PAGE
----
The World Is Watching Us
All Through The Day
Whenever She Holds You
Little Things Mean A Lot
One Kiss Away
I Love How You Love Me
Sure Gonna Miss Him
All I Have To Do Is Dream
Nothing But You
There are few success stories that
can match the amazing Cinderella saga of PATTY DUKE, who, although still in her
teens, has taken the world of entertainment and has indeed stood it on its
Young Patty scintillated on the Broadway stage via an award-winning performance
in the widely hailed "The Miracle Worker." She was presented with a coveted
"Oscar" for her memorable role as young Helen Keller in the superb film version
of this production, and then has since gone on to television where her top-rated
"The Patty Duke Show" has been a standard bearer for the American Broadcasting
Company during the past several seasons.
It has been only comparatively recently that the recording field has been added
to this highly impressive list of Miss Duke's conquests. It all began in
mid-1965 with her initial single, a gem entitled "Don't Just Stand There," which
instantly catapulted to the top of the nation's bestseller charts and remained
there for a goodly period. It contained with her album of the same title, and
then with a steady flow of well-received platters.
Our PATTY DUKE is an amazing miss. Her voice is filled with warmth, charm and
appeal. Her sound is distinctly her own, and flowing freely through every one of
her performances is her uncanny ability as an actress. She's telling a story
with all of the dynamic histrionic ability at her command. She is not simply a
singer -- she's a lyricist's delight, with special emphasis on her refreshing
and vital youthful approach.
This is just the second album to emanate from this delightful youngster. It
contains a wonderful assortment of fine new tunes and well-remembered standards.
Among the goodies is "Whenever She Holds You," a Duke hit that captured the
public's fancy early in 1966. This is PATTY DUKE in her finest hour, chanting a
carefully culled collection of winning songs and deftly utilizing all the
incomparable and myriad talents that she--and only she--can muster.
All you can say is "WOW" after
listening to the second hit album by Anna Patty Duke. It is simply amazing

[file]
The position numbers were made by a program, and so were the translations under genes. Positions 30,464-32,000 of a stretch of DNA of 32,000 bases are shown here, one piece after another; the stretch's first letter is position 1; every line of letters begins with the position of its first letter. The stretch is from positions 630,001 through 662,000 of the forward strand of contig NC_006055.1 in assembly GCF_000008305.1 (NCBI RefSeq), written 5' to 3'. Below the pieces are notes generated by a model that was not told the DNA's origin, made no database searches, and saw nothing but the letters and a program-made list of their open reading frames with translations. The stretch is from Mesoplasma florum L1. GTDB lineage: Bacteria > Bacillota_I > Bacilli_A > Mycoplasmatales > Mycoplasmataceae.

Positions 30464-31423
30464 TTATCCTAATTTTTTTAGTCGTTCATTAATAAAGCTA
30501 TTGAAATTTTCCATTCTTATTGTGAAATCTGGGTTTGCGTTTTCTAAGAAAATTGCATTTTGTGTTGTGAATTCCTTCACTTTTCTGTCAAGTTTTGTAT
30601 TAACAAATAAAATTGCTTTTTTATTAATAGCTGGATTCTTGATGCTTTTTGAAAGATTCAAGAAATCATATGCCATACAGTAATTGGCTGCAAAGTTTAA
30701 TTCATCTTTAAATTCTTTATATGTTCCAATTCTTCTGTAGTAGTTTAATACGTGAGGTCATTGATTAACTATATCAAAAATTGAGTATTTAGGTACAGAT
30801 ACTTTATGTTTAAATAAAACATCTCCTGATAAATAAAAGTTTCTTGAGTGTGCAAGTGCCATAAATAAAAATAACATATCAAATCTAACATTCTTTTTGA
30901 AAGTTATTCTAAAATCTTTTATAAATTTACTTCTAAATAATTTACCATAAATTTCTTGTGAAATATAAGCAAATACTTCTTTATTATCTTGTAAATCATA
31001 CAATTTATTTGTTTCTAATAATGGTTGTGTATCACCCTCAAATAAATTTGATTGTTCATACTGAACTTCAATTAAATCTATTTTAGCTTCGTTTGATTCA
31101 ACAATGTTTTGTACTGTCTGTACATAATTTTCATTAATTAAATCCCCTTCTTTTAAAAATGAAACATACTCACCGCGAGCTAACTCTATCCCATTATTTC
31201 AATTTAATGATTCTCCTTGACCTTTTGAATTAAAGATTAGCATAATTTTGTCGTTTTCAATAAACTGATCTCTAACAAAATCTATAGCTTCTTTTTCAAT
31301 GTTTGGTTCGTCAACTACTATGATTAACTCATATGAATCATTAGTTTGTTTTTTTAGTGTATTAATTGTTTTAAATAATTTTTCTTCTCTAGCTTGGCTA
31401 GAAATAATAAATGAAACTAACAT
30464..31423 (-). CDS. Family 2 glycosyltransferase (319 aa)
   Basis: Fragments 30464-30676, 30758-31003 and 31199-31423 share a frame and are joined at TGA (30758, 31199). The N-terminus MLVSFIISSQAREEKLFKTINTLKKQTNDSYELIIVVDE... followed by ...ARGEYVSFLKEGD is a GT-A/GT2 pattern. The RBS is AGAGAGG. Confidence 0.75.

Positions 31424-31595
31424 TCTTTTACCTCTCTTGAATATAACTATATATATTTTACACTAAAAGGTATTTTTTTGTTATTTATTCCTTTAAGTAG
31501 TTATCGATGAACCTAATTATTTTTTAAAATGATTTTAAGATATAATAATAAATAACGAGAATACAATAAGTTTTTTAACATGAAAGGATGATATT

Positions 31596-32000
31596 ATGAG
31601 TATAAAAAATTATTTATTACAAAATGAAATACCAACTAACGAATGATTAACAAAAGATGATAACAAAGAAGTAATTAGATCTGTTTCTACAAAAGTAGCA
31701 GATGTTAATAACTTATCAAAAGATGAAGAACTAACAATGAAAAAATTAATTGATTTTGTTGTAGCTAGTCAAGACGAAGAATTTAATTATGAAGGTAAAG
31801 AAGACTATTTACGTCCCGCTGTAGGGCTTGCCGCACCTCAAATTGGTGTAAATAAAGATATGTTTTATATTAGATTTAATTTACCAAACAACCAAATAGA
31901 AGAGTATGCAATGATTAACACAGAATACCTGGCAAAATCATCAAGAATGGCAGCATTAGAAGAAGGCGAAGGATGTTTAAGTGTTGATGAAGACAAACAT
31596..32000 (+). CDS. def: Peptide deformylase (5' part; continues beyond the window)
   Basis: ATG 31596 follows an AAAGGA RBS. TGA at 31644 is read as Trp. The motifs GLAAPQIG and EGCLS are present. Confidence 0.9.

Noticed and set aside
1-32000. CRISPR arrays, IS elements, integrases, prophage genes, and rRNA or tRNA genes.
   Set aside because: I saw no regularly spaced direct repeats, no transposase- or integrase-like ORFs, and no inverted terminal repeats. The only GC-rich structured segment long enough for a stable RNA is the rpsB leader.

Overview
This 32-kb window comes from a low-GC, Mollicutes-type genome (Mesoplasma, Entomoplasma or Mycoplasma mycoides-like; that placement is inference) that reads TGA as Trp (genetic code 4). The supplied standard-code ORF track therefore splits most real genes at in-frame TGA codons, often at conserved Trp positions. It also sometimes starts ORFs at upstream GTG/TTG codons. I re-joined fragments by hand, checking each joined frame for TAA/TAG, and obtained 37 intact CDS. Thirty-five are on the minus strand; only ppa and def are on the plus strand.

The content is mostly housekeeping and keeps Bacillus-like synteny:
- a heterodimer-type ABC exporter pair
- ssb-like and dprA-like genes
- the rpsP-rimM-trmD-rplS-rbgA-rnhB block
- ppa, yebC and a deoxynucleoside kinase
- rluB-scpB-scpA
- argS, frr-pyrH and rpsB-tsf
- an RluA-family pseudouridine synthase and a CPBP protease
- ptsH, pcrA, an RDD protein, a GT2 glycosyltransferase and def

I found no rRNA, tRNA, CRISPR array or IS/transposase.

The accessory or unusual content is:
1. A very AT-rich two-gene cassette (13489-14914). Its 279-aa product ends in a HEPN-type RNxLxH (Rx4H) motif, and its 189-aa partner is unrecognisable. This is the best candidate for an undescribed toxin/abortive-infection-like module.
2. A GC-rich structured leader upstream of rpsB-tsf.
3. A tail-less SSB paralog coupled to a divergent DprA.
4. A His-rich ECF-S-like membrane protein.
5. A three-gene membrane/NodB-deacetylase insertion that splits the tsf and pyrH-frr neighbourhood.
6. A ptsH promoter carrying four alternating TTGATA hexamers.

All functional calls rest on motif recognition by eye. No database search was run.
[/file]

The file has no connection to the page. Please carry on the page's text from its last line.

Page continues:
how much Anna's voice had matured from her first album. This album tended
to showcase Anna's abilities to sing ballads, rather than upbeat pop tunes, in
my honest opinion, a smart move. From the songs you get a true sense of
the talent she possess. This album contained Anna's last Billboard
Anna succeeds again as a vocalist with "Patty," her second album.
There are many covers of songs made famous by other singers. "Sure gonna miss
him," is every bit as good as the hit recording by Gary Lewis and the Playboys;
however, "Yesterday" and "I love how you love me" were not as successful. "I
love how you love me" suffers from some technical problems, with the microphone
not adjusted properly.
Anna's vocals are a bit muffled, and her usual energy is missing.
As a voice teacher, I've always wondered why someone never corrected Anna's
tendency to dipthong on certain vowel sounds, especially the long A vowel, which
always came across as "A -ey." On the faster tempo songs, it could actually be
endearing but not on the ballads. When she sings "Now I long for yesterday,"
the latter word comes across as "Yesterdyyea."
Anna modernized an old Jerome Kern song, "All through day," and it works very
The two standouts on this album are "Nothing but You," and "One kiss away." I
think "One kiss away" would have been a wiser choice for single release than
"Whenever she holds you." I think they were trying to recapture the teen angst
theme of "Don't just stand there."
"Nothing but you" is very touching, and would have made a good single as well.
Anna dismisses her singing, but she held her own with the other female teen
singers of the day.